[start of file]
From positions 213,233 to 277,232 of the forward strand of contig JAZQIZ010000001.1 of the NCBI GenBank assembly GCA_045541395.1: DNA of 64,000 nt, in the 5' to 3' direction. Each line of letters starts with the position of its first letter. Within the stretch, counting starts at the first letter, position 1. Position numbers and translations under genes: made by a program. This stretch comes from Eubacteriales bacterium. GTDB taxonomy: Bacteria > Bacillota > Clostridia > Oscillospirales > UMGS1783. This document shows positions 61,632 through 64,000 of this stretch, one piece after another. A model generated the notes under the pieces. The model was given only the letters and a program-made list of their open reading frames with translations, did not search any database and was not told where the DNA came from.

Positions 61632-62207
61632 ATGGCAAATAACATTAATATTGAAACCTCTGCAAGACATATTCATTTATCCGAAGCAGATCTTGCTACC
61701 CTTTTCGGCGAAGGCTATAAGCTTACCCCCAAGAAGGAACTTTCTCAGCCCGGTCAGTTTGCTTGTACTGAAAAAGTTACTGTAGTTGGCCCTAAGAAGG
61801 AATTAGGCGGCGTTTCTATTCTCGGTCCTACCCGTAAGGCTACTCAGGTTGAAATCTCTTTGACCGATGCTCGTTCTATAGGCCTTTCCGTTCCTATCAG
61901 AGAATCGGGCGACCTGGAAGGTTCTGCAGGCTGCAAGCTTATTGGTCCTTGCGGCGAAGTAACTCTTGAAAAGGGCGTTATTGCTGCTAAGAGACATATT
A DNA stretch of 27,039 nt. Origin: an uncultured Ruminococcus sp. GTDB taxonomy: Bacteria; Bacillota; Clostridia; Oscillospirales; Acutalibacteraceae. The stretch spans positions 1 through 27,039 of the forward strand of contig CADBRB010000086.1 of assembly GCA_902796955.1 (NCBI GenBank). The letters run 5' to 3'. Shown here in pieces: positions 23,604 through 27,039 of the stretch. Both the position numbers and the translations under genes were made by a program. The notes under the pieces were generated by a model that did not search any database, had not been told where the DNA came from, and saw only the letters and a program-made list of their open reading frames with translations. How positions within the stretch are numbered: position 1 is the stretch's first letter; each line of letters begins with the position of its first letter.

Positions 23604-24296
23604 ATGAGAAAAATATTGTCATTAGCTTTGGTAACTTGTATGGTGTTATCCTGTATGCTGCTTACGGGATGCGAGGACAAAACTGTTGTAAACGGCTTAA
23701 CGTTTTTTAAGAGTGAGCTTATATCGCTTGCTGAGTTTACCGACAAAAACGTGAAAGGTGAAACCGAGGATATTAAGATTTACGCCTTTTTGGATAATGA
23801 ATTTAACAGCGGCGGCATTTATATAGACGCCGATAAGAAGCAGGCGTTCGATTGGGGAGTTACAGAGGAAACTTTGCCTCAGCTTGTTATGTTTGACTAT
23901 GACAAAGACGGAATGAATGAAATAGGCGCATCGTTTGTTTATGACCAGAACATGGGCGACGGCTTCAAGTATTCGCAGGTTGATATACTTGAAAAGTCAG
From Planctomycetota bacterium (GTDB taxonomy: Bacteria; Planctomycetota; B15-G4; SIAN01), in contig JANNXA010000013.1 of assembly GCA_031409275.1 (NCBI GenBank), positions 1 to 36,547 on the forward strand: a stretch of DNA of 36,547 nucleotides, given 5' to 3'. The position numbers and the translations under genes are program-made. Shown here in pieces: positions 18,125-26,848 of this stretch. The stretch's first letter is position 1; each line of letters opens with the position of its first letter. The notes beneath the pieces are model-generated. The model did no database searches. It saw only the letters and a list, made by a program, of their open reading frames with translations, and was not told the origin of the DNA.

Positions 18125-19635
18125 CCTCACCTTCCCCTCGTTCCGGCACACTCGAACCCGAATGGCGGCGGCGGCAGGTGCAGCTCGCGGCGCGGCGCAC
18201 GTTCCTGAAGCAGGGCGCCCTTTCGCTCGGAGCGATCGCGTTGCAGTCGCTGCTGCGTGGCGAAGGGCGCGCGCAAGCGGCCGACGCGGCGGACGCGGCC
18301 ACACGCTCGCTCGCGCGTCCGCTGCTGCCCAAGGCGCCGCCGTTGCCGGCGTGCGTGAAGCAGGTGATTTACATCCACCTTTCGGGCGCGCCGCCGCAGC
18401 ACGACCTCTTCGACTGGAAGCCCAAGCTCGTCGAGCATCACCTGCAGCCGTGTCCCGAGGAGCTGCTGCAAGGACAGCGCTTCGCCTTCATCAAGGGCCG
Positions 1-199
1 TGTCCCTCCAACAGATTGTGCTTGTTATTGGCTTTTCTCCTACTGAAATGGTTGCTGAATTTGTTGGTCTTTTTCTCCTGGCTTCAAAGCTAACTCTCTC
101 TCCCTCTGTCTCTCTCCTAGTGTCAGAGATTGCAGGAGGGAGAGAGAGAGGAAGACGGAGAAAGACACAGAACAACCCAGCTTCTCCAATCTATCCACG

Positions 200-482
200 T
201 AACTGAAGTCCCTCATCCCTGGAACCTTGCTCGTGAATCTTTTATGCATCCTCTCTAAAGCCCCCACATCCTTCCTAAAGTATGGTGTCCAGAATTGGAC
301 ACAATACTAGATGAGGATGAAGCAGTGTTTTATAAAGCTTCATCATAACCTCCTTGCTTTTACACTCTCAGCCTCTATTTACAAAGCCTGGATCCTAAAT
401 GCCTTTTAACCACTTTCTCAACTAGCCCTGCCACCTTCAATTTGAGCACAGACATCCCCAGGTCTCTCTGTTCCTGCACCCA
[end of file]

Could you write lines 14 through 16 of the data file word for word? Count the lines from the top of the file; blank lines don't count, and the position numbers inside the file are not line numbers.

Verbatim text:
Positions 18125-19635
18125 CCTCACCTTCCCCTCGTTCCGGCACACTCGAACCCGAATGGCGGCGGCGGCAGGTGCAGCTCGCGGCGCGGCGCAC
18201 GTTCCTGAAGCAGGGCGCCCTTTCGCTCGGAGCGATCGCGTTGCAGTCGCTGCTGCGTGGCGAAGGGCGCGCGCAAGCGGCCGACGCGGCGGACGCGGCC